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Reading Together

Gleaned from childcare professionals, here are some suggestions that will help you and your child get the most enjoyment out of reading together:

Parents and two children reading a book together

1. Try to make reading time a fun experience for you and your child. Choose a time for reading that is good for both of you. Don’ttry to “impose” reading time as though it were a daily duty or if you or your child are feeling tired.

2. Give your child your undivided attention while reading to him. If you have a voice mail for your telephone, use it. Also turn off the radio, computer and television.

3. Become aware of the kinds of books your child enjoys most. Consult his or her teacher, preschool, daycare, or child care professional for additional insights. A trip to the public library will also enable your child to know more about the various kinds of books available.

4. Encourage your child to make his own choice of books. Ask him what he likes about the books he chooses.

5. Involve your child as much as possible in what you are reading. Here are some suggestions:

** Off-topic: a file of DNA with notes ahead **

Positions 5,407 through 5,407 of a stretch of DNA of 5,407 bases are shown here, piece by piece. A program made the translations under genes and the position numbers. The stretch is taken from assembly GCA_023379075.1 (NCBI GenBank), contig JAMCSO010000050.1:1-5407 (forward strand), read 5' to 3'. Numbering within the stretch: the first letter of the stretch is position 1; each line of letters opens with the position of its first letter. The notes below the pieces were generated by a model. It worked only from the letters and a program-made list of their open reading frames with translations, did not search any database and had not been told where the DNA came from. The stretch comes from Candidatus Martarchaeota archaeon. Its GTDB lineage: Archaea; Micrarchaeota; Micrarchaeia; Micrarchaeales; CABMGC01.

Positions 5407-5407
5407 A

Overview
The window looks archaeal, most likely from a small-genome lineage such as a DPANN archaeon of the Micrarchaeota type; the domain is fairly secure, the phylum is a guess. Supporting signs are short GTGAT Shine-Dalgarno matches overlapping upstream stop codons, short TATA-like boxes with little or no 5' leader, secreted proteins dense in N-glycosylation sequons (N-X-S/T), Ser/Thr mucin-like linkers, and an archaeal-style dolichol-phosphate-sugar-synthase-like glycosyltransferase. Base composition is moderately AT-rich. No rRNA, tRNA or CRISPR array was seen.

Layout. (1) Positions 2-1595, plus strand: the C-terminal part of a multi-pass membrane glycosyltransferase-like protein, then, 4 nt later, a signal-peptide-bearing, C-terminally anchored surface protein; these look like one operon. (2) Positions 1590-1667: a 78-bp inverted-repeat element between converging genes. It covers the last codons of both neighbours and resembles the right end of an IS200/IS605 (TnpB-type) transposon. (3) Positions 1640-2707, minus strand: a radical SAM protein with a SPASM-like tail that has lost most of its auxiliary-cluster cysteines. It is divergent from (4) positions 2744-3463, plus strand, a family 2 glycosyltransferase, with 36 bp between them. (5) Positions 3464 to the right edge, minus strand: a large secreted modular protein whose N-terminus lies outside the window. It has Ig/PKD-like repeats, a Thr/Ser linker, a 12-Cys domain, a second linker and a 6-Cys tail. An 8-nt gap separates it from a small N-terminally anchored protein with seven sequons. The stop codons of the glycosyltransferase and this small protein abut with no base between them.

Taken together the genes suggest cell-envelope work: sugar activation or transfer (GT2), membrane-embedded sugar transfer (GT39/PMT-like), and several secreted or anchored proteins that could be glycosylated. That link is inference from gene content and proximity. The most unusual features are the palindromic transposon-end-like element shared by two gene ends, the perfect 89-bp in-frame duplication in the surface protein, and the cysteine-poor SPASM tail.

• Point to pictures in the book as you say a word, or ask your child to point to objects he recognizes.
• Get him to join you, if possible, in reading recurring sentences. (“Run, run, as fast as you can. You can’t catch me, I’m the gingerbread man.”)
• Ask him open-ended questions about the story. (“What do you think will happen next?”)
• Help him to relate the story to his own experiences. (“Has that ever happened to you?” “What would you have done?)

6. Help your child develop a sense of sequencing in space and time. (“What happened first, second, next?”)

7. Relate the pace of your reading to your child’s interest in particular aspects of the story. Children often like to create their own “side-road” stories, becoming more fascinated with what happens along the way than with the story’s ending.

8. Let your child cuddle up beside you or sit in your lap while you read with your arm around his shoulder.

The warm, loving feelings you convey are as important to your child, and often even more important, than the content of the story.